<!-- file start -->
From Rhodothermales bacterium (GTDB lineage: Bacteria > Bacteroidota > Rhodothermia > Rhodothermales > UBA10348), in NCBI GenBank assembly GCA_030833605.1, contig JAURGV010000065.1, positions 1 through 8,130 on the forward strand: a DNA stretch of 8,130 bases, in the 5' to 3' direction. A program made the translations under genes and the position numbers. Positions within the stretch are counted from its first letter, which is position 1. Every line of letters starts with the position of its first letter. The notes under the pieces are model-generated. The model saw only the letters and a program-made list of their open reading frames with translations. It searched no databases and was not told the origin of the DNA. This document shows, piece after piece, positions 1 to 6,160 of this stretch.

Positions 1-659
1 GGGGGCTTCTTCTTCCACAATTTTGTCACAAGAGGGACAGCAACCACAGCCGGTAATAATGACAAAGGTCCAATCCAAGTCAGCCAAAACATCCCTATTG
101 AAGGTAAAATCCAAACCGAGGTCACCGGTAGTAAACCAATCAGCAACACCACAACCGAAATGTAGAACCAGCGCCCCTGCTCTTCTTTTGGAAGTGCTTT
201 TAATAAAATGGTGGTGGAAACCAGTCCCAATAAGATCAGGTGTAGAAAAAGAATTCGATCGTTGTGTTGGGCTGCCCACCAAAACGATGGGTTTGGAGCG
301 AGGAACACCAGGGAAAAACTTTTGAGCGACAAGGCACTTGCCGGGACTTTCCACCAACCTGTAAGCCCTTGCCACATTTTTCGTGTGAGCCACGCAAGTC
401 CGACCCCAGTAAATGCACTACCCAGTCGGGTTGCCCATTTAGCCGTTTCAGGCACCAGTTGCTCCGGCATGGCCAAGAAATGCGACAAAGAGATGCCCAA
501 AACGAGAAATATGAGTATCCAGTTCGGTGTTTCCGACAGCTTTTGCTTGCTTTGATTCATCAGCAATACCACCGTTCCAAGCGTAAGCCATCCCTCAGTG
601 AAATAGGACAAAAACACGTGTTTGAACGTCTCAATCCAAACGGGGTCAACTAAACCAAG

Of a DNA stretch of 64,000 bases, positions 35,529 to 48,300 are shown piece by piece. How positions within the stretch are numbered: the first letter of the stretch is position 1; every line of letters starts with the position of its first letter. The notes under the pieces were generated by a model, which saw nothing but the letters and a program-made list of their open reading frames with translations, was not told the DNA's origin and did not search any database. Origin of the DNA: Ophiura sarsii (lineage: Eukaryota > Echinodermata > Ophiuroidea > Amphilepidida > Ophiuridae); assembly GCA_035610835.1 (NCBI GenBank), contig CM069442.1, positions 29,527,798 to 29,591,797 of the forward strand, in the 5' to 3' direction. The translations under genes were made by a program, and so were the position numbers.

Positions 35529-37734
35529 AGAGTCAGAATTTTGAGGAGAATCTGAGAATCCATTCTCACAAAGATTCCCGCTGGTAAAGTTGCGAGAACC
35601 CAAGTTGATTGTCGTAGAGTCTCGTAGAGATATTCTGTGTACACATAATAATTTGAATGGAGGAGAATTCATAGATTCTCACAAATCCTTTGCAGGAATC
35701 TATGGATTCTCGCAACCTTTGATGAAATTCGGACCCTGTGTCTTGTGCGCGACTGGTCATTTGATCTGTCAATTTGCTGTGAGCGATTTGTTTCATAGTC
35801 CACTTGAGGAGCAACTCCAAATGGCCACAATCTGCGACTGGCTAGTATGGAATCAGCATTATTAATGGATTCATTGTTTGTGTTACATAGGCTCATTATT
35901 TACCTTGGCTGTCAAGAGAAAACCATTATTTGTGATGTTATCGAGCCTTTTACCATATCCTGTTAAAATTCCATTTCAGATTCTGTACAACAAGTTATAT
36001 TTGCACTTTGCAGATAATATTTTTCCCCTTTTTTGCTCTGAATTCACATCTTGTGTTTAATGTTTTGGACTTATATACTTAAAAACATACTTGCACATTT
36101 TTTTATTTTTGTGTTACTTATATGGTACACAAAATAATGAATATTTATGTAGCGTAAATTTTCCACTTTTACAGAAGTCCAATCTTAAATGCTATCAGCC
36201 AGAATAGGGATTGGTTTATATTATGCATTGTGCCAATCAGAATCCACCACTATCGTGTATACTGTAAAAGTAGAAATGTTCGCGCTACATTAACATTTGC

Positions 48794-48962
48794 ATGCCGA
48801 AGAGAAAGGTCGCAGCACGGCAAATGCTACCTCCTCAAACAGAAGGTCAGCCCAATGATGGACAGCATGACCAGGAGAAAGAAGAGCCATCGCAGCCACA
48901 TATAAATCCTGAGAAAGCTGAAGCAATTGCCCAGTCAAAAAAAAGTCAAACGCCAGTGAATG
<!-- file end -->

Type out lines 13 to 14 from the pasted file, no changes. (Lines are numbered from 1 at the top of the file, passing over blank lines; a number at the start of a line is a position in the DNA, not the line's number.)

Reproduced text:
35601 CAAGTTGATTGTCGTAGAGTCTCGTAGAGATATTCTGTGTACACATAATAATTTGAATGGAGGAGAATTCATAGATTCTCACAAATCCTTTGCAGGAATC
35701 TATGGATTCTCGCAACCTTTGATGAAATTCGGACCCTGTGTCTTGTGCGCGACTGGTCATTTGATCTGTCAATTTGCTGTGAGCGATTTGTTTCATAGTC